Nostalgia: Looking back at how Amersham celebrated WW1 Peace Day in 1919

By Joanne Harris

To mark the end of World War I, the Government declared a Bank Holiday for a day of Peace celebrations to be held across the UK. 

On Saturday 19 July 1919, a large rally took place in London, with more than 15,000 soldiers taking part in a Victory Parade to celebrate and mark the end of the war. A monument to the fallen and wounded was also unveiled at Whitehall on the day. Built in just two weeks, the monument was a temporary wooden structure later replaced with the Portland Stone which still stands today.

Painting by local artist, Car Richardson of the Peace Day celebrations in Whitehall
Painting by local artist, Car Richardson of the Peace Day celebrations in Whitehall

Local Peace Day Celebrations

In Amersham, locals opted to celebrate with a special dinner for soldiers and sailors, prepared and provided at St Mary’s School. The School was decorated by Amersham’s Ladies’ Committee and the meal was served by Mr Browning of the Crown Hotel with help from a team of volunteers.

The children of Amersham were also treated to a day of entertainment, including a Punch and Judy Show at a specially decorated Barn Meadow. Elderly residents from the Union and Day’s and Drake’s Alms houses were able to join in too. Tea was provided, and many were driven around in motor buses kindly given for the occasion by Amersham and District Motorbus Company. 

Sadly, planned sporting events on the day and a carnival were, according to the report in the Bucks Herald on July 26 1919, ‘marred by the rain’. Despite the weather, a torchlight procession took place to a bonfire on Gore Hill to conclude the day’s celebrations. 

Whilst not a popular decision with everyone at that time, with some believing money would be better spent providing for the wounded, many Peace Day events took place across Britain. Local communities were tasked with organising activities to recognise and celebrate their heroes.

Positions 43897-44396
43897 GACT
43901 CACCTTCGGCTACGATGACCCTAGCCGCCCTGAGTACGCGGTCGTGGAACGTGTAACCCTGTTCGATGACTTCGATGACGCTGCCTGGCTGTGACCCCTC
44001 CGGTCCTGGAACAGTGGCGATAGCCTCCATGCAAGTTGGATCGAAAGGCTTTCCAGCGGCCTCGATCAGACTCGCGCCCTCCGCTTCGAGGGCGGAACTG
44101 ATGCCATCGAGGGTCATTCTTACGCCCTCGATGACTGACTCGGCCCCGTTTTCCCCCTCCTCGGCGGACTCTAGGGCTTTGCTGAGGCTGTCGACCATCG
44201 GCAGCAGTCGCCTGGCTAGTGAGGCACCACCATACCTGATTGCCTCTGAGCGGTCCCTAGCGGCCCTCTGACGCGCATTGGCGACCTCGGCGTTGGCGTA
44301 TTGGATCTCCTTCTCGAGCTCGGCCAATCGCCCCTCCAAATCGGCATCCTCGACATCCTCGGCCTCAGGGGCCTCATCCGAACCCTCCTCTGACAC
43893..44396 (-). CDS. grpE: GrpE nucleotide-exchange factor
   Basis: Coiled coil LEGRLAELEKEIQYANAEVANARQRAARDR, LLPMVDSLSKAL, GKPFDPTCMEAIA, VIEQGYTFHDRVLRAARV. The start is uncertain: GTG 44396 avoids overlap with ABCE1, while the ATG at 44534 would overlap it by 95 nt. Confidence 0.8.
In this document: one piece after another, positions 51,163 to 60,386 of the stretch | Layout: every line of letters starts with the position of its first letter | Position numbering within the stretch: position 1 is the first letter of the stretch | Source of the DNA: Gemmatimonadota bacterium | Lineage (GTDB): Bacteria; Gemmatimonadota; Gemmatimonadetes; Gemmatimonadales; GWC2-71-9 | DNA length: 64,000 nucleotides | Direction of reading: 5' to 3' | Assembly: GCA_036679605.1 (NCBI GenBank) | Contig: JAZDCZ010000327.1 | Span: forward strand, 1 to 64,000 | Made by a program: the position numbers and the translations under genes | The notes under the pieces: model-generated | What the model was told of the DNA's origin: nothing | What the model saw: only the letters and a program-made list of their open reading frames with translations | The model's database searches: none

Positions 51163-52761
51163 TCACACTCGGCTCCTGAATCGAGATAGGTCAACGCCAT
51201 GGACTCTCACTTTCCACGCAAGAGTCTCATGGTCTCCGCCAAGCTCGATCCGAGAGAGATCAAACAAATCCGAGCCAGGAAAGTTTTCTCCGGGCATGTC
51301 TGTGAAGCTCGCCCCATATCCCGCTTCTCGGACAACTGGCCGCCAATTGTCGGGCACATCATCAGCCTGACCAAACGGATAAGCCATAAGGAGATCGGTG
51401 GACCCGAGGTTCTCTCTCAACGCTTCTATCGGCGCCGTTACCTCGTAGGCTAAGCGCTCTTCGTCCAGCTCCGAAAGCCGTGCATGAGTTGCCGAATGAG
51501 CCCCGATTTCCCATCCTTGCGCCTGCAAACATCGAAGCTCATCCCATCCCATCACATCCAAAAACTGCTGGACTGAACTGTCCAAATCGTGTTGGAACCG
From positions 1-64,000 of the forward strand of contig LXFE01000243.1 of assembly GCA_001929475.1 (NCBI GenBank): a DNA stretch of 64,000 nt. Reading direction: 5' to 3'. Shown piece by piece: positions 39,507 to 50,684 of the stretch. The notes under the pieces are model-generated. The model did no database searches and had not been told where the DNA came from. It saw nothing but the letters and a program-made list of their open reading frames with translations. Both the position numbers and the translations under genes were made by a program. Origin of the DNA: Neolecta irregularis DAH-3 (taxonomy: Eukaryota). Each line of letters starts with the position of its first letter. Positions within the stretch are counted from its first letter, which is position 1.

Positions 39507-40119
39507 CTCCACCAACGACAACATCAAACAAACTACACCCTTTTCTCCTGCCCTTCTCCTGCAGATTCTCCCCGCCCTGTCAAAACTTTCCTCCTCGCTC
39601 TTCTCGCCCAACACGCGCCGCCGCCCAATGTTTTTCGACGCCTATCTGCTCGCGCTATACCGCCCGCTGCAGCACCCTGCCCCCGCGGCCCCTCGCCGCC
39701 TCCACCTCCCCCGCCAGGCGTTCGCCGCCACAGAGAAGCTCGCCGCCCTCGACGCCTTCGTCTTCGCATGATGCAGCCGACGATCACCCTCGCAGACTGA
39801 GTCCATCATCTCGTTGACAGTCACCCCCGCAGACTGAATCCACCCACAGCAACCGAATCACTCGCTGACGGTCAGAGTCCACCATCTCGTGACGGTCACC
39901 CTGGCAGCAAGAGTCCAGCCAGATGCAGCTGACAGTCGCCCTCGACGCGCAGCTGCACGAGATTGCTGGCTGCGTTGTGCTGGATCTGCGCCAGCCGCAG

Death Penny
Death Penny

Serving soldiers

Around 100 men from Amersham and the surrounding area lost their lives during WWI. Families of servicemen and women who died were sent a memorial plaque after the war, named ‘the Death Penny’ for its resemblance to coinage at the time.

Women at War

Women across the UK made significant contributions to the war effort; women set up and ran hospitals, factories, sciences labs, transport depots and anywhere else that freed up men to fight on the front.

Chancellor Lloyd George knew he would need to get an old foe on side and so gave suffragette Emmeline Pankhurst £2,000 to organise the ‘Women’s Right to Serve March’. And women everywhere answered that call. In Amersham and Chesham, suffrage campaigners played their part, putting on hold their campaign for the right to vote to provide vital services for the war and those at home.

Henrietta Busk, Amersham’s first female councillor was one of the women who stepped forward. She had a vital role in organising and coordinating hospital and convalescent provision, relief committees, aid for Belgium refugees and the care of orphaned children. After the war, she proposed a scheme for the creation of a Chesham Bois War Memorial dedicated to the fallen which was unveiled on 11 November 1920, the Amersham War Memorial was consecrated nearly 1 year later on 10 July 1921.

You can find out more about the role of women in WWI in the book, Women at War, written by local historian Alison Bailey with support from volunteers of Amersham Museum. The book explores the role local women played in WWI and the suffrage campaign. The book, supported by the Heritage Fund, is available at the museum and all profits support the museum’s activity programme and running costs.

Plan Your Visit

49 High Street
Old Amersham

01494 723700


In view of the Corona Virus (Covid-19) the museum will be closed until further notice.

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